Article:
• You need to look at the quantity of interest you’re trying to calclulate. In most cases in Bayesian analysis, it’s a posterior expectation of some sort that you can calculate. But sometimes that expectation won’t exist. Your example of the ratio (more generally “quotient”) is just such a case. Even if the two quantities being divided are well-behaved and have normal distributions, their quotient will have a Cauchy distribution, which presents difficulties for stable estimation (like samples having unbounded variance!).

      • Emmanuel Charpentier says:

        Dear Bob,

        AFAICT, the Cauchy case happens when the central parameters of both distributions are zero. In other cases, the distribution of the quotient is more involved ; the literature (see below) gives some results at least for the normal/normal case (correlated or not).

        I have been unable to convince myself that those monstrosities had a mean, or even a characteristic function (or Fourier transform), by my abilities in analysis are at least 30 years old…

        A bit of numerical experimentation let me think that the ratio of two normals /may/ have a mean in the denominator’s mean is “large enough” (but, interestingly, not to the point where sampling “negative” points is negligible). I d not (yet) undestand why.

        A few relevant papers (that I *won’t* pretend to have mastered…) :

        1. Geary RC. The frequency distribution of the quotient of two normal variates. Journal of the Royal Statistical Society. 1930;93(3):442–446.
        2. Curtiss JH. On the distribution of the quotient of two chance variables. The Annals of Mathematical Statistics. 1941;12(4):409–421.
        3. Creasy MA. Limits for the Ratio of Means. Journal of the Royal Statistical Society Series B (Methodological). 1954;16(2):186‑94.
        4. Marsaglia G. Ratios of normal variables and ratios of sums of uniform variables. Journal of the American Statistical Association. 1965;60(309):193–204.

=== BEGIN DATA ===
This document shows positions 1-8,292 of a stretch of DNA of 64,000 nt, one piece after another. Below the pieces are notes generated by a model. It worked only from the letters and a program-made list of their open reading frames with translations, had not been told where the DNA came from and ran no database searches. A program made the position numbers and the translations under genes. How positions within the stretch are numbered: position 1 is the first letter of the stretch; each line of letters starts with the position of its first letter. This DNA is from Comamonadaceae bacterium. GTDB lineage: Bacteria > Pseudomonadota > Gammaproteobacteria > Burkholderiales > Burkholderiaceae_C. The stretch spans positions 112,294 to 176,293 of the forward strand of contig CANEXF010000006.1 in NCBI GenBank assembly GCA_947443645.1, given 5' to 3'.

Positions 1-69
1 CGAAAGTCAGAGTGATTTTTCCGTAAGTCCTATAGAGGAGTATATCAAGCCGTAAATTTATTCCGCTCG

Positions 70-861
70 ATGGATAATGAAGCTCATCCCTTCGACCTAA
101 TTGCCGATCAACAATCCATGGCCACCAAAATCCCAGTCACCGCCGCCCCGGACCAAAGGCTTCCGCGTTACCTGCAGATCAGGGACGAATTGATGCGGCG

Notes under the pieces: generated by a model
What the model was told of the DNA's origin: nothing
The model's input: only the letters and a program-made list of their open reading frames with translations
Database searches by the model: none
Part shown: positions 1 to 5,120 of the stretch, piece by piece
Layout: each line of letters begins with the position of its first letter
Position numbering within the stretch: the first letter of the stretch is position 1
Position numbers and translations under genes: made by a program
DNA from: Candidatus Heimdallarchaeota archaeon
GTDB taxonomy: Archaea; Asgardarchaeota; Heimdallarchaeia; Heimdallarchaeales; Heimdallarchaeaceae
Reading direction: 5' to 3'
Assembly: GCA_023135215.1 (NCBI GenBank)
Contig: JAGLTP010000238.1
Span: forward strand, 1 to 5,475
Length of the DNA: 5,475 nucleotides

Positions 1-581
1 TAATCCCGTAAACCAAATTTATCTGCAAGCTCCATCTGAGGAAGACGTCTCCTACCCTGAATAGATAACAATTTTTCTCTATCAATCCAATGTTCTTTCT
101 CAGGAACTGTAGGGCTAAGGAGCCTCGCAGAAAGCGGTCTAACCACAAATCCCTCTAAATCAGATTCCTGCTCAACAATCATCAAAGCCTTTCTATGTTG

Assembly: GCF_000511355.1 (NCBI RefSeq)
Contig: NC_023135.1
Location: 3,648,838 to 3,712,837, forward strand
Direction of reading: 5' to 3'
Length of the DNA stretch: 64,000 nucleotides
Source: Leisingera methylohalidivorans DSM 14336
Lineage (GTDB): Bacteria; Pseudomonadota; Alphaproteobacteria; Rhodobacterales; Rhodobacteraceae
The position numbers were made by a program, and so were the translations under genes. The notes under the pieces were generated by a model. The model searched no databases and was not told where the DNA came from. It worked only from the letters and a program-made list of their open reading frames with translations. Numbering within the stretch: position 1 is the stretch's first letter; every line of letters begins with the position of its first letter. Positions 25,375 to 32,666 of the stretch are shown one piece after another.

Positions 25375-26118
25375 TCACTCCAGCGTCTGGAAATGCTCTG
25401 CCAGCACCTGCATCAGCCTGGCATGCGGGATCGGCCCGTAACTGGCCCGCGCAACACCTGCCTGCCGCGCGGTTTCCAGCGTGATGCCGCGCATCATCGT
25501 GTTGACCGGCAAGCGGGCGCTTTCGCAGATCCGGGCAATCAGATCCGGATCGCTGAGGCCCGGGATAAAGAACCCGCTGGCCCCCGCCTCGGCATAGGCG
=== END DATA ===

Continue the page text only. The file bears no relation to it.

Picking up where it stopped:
5. Hinkley DV. On the ratio of two correlated normal random variables. Biometrika. 1969;56(3):635–639.
        6. Hayya J, Armstrong D, Gressis N. A note on the ratio of two normally distributed variables. Management Science. 1975;21(11):1338–1341.
        7. Katz D, Baptista J, Azen SP, Pike MC. Obtaining confidence intervals for the risk ratio in cohort studies. Biometrics. 1978;469–474.
        8. Pham-Gia T, Turkkan N, Marchand E. Density of the ratio of two normal random variables and applications. Communications in Statistics—Theory and Methods. 2006;35(9):1569–1591.

        • Suppose you have a ~ normal(0,1) and b ~ normal(1e6,1). There is a nonzero probability that b is arbitrarily close to 0. But the probability is so small that you could never in a million years of sampling get that value…. More to the point, the deep tails of the normal(1e6,1) distribution are not in any sense *actual model*. You would never in a million years of sampling distinguish the difference between if I sampled normal(1e6,1) vs just truncated it to the range “b > 10”. And the version with b > 10 is very obviously well behaved…

          So while the question is interesting in a pure math sense, I’d say in a mathematical modeling of the real world sense when 0 is deep in the tail, you should imagine that your distribution is truncated away from 0 anyway since you don’t “truly believe” in the deep tail behavior anyway.

        • Andrew says:


          The ratio of two normals has no expectation. But, as I discuss in my post and book section mentioned above, it’s not at all clear when or why we’d ever be interested in the ratio of two random variables where the denominator is of uncertain sign. I think it’s a math problem untethered from applied relevance. The scholarly literature is full of this sort of thing!

          • Agreed that it’s not a hugely important applied problem, but because I haven’t done any hard math in a while I’m investigating the question of whether the ratio of two normals has an expectation or not when the denominator has a mean value positive and far from zero (it’s sufficient to fix the sd = 1 for my interests).

            Do you have an actual reference for the statement “The ratio of two normal has no expectation” or is that meant only for the cauchy normal(0,1)/normal(0,1) (where it’s definitely true)?